Delight or Disdain: The Choice of Our Times

I was there when God put the skies in place, when he stretched the horizon over the oceans, when he made the clouds above and put the deep underground springs in place. I was there when he ordered the sea not to go beyond the borders he had set. I was there when he laid the earth’s foundation. I was like a child by his side. I was delighted every day, enjoying his presence all the time, enjoying the whole world, and delighted with all its people.”  (Proverbs 8:27-31)

Life is complicated.

Events come at us sometimes from out of nowhere, barreling down the highway of destiny right at us, and there’s nothing we can do to avoid the impending collision. There’s much about life in the body that is in flux and in constant change, no matter how strict the control systems are that we have in place.

There is, however, one thing that is completely ours to choose, and that’s our state of mind. We can look at this world and at one another with delight, intrigue, and curiosity. Or we can gaze with eyes narrowed, disdainful of all we don’t agree with, and hell bent on proving ourselves correct and still in control, no matter what the cost.

A lot has been written about why we should quit social media, including studies that show less time on Facebook and other apps like it actually makes us happier. I think this is correct, but not because the algorithms create our dis-ease. We create our dis-ease through the constant arguing and disdain for one another. This behavior has rendered social media useless to me. I haven’t deleted it, I simply never enjoy my time on it anymore. Because every damn thing is a crisis, an opportunity for someone to get all riled up. Even the most innocent post can make the masses writhe in self-righteousness, as if their comment is going to save the poster from falling into the abyss of stupidity.

There are people who live in constant fear of the President setting off WWIII, while others are terrified that a member of Congress is going to create a Stalinist state. A weekday Tweet or Instagram post will raise the collective blood pressure to a state nearing a national emergency. And that’s just politics. Refuse the flu shot, and get attacked as stupid and unscientific, even if you’ve had every other vaccine in the book. Enjoy praying the Rosary, and be called a misogynist for propping up the Catholic Church. Like a local restaurant, and be condemned for eating there because maybe the owner donated to the KKK forty years ago. Post something about the importance of homemakers and childcare, you’ll start a mommy war in ten seconds flat.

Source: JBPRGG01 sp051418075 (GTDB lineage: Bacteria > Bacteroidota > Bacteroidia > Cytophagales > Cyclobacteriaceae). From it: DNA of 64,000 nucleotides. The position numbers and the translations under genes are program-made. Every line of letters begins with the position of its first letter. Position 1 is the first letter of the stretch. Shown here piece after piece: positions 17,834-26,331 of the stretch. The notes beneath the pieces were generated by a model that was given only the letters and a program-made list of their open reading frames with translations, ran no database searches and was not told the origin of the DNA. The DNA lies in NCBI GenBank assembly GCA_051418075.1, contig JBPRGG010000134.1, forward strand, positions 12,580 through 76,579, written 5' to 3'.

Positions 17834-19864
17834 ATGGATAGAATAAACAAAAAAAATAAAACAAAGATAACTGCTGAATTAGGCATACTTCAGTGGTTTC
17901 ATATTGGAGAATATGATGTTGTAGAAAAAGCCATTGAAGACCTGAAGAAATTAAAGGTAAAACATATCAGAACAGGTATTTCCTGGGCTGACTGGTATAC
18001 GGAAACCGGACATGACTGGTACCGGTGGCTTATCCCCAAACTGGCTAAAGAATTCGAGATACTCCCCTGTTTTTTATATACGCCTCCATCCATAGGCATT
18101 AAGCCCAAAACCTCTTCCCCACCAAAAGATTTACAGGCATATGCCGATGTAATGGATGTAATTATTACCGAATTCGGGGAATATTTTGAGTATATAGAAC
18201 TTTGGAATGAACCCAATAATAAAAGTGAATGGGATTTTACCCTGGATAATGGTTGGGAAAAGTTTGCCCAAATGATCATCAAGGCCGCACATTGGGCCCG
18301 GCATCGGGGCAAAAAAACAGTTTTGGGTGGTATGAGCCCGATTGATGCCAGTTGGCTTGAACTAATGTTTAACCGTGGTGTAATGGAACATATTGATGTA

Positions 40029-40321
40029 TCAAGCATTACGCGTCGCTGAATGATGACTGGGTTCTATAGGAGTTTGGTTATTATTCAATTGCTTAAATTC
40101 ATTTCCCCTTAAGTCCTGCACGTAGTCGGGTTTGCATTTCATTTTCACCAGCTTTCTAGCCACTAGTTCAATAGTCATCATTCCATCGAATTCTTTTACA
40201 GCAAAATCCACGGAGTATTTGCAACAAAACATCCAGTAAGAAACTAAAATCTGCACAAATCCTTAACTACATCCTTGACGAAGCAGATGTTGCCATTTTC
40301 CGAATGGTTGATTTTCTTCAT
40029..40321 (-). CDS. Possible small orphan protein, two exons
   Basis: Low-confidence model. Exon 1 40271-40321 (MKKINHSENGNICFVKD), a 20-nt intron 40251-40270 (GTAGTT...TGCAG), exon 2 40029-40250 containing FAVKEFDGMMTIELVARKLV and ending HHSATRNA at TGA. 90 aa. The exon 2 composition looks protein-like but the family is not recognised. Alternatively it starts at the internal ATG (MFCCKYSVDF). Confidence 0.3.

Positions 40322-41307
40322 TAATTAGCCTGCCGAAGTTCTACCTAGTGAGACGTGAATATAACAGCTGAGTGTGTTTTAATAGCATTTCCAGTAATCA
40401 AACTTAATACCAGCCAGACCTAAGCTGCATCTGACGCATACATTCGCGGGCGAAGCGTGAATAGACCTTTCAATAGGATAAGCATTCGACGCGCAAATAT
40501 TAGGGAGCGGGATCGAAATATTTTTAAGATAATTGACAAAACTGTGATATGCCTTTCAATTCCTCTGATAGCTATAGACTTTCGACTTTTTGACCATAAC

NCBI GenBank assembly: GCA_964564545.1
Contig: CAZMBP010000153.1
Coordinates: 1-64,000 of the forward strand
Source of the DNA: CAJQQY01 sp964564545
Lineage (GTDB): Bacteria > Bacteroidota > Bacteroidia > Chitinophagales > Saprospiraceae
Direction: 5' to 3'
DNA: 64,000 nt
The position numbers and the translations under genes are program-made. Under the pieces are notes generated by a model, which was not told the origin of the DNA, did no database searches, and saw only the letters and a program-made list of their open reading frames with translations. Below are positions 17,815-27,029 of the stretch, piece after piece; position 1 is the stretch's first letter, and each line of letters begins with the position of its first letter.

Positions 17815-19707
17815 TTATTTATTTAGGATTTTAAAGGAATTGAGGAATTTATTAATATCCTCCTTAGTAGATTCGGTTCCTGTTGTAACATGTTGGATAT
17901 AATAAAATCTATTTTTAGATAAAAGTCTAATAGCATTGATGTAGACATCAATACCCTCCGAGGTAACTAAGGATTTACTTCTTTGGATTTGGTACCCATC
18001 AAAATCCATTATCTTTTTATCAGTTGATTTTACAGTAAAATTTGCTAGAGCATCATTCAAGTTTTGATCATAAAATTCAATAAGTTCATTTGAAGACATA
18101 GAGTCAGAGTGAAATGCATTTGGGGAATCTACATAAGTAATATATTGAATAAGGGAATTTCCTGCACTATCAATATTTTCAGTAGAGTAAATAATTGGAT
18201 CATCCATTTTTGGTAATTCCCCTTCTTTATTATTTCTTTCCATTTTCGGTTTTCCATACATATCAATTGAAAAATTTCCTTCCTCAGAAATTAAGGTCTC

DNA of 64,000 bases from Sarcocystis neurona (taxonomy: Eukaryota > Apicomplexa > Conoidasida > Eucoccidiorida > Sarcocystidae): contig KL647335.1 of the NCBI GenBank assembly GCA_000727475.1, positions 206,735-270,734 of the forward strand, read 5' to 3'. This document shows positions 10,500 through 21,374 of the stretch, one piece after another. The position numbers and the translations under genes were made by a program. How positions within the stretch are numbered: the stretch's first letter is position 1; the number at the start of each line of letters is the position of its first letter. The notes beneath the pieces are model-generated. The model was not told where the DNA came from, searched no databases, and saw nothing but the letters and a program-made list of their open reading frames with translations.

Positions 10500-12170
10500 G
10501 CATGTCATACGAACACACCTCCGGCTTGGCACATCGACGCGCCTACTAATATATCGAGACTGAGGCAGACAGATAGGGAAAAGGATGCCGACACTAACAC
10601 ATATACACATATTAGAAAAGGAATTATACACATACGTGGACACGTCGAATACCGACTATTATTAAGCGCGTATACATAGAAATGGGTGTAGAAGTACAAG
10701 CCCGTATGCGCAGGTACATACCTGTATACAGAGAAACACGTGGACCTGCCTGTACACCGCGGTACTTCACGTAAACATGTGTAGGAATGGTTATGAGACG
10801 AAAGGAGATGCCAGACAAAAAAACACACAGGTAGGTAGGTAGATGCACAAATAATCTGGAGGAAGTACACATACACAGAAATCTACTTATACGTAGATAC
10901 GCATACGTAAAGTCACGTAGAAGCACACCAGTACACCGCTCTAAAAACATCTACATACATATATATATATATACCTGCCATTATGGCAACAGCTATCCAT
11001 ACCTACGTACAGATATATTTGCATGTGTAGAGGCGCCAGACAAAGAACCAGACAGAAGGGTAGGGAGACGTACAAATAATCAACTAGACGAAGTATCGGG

And yet, under all of this constant online complaining and criticizing is our desire to be happy. Self-help gurus are making millions telling you how to be happy when perhaps the answer lies within your own mind, your own heart, and your own will. What if the secret to happiness can be summed up thus: either you delight in life, or you disdain it. The results of that decision will be clear, I can promise you that.

The More Loving One

Looking up at the stars, I know quite well

That, for all they care, I can go to hell,

But on earth indifference is the least

We have to dread from man or beast.

How should we like it were stars to burn

With a passion for us we could not return?

If equal affection cannot be,

Let the more loving one be me.

W. H. AUden

The transition from my career to staying home with my kids was hard for me.

I was pregnant with my second child when my nanny quit, and while interviewing others to take her place, I found that perhaps I was the one meant to have the job. Only in hindsight can I admit that some part of me wanted to be with my children all day, even if it wasn’t as stimulating as my job. But back then, I never would have admitted such a thing, for to admit it would have been a defeat. When I told people of my decision to stay home, the standard response was, “Oh, I could never do that, I’d go crazy all day with nothing but the kids. Good for you thinking you can.”